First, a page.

Based in Singapore but always on the move in the eternal search of images worth taking, photographer Ernest Goh has been documenting the natural world of Southeast Asia and its people for over 10 years (his work includes images from the 2004 South-Asia tsunami aftermath in Aceh, Indonesia, and the SARS disease outbreak in Singapore). As the creative director of The Animal Book Co., an initiative promoting animal appreciation through photography, he takes pictures of animals that are otherwise often overlooked or unknown – usually as an indirect comment on how they are treated by humans and our changing relationship with nature in general.
It all started with Goh’s first photography book titled ‘The Fish Book’ (2011), which consisted of portraits of ornamental fish from Singapore, the world’s largest exporter of ornamental fish. The portraits treated the fish not as merely decorative animals but as individuals with personalities, an approach that is at the heart of Goh’s working and life philosophy. ''Photographing fish was a real eye-opener,'' he explains. ''I found each of them to be different, and not just in terms of shape, size and species. Some were livelier than others, some were more camera-shy, but all had facial expressions of some form – elated, grumpy, excited or confused... The experience made me realise how our perception of animals could be changed simply by getting to know them as individuals.''
Ernest Goh’s fascination with animals and the ways humans relate to them has not diminished over the years. After working with dogs, snakes and Orangutans, he produced ‘Cocks’, an award-winning* series of photographs of ornamental chickens which has toured as an exhibition (Russia, Slovakia), and was published as a book in August 2013 (*Professional 2nd Place, Nature & Wildlife, Sony World Photography Awards 2013). ‘Cocks’ focuses on the ornamental chicken phenomenon in Malaysia, where beauty pageants, especially for chicken, take place every week – an activity that has gained increased popularity in the country as well as abroad over the past ten years. During these ‘beauty pageants’, owners display their carefully bred and groomed fowl in front of a panel of judges, who decide on the winner based on appearance and how the cocks move, namely strut across the table.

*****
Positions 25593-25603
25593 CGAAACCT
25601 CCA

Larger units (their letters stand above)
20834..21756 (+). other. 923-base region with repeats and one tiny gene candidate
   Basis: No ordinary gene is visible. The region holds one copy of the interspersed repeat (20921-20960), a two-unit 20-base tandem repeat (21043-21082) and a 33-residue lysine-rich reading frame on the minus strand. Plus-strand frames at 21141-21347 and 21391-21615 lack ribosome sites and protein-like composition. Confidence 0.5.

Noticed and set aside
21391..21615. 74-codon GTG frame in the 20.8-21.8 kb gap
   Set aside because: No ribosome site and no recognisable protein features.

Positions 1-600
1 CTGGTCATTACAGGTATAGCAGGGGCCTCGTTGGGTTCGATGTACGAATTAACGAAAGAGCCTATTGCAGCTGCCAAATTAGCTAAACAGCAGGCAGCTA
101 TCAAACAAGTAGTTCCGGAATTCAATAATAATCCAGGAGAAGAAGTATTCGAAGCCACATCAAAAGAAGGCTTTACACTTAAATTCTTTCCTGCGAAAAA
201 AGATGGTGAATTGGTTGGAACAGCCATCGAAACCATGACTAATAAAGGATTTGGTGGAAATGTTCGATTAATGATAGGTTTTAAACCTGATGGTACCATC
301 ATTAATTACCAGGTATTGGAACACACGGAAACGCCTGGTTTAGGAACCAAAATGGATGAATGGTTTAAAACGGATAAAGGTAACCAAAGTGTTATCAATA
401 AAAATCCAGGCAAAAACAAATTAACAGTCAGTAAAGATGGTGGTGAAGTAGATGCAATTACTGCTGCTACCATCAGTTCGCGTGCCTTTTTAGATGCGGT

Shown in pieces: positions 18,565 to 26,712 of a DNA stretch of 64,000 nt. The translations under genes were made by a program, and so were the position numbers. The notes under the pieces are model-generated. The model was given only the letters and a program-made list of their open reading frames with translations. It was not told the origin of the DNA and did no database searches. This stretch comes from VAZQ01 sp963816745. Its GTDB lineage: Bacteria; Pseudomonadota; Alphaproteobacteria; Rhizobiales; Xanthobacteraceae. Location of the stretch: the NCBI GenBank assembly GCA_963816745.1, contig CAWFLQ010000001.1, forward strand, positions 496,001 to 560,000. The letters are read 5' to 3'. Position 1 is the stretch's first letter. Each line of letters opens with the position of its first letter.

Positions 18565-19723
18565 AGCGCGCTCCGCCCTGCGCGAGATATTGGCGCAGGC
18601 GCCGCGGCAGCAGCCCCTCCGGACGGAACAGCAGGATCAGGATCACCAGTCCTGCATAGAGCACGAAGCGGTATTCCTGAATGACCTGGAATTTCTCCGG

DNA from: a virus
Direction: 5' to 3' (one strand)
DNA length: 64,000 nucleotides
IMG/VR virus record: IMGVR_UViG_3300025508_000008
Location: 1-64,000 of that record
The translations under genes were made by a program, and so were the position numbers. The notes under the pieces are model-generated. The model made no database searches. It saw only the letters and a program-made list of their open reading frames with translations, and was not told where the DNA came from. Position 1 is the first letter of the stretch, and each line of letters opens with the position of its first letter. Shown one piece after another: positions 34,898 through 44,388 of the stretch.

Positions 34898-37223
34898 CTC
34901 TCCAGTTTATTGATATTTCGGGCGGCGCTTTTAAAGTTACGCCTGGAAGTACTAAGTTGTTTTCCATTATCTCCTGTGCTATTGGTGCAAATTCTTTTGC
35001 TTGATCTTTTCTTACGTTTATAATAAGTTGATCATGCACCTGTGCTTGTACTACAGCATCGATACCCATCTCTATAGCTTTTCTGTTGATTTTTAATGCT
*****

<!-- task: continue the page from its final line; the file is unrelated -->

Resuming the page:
Fascinated by this custom and the beauty of the fowls themselves, Goh went to Malaysia and set up an onsite pop-up photographic studio in order to take pictures of these amazing birds. Those with the most attitude are perhaps the Ayam Serama cocks, a breed of chicken considered the smallest in the world which emerged in Malaysia approximately fifty years ago. The little Ayam Serama cocks are star quality personified: the moment they hit the stage they puff out their chests and feathers and strut about in a way that, if they were human, we could describe them as pompous and vain exhibitionists. Goh had no problem snatching gorgeous pictures of these little show-offs, since they love to pose and be admired: ''I really did not do much except study each chicken before the shoot, waiting for the right moment,'' Goh confesses. ''Like show dogs, these show chickens know they have to ‘perform’ when placed on a stage.''
You can catch a glimpse of the cute little posers in the following short documentary by art collective Another Beautiful Story. Once you see how these cockerels walk and carry themselves, you will understand the reason why their owners usually describe them as ''proud warriors ready for battle.''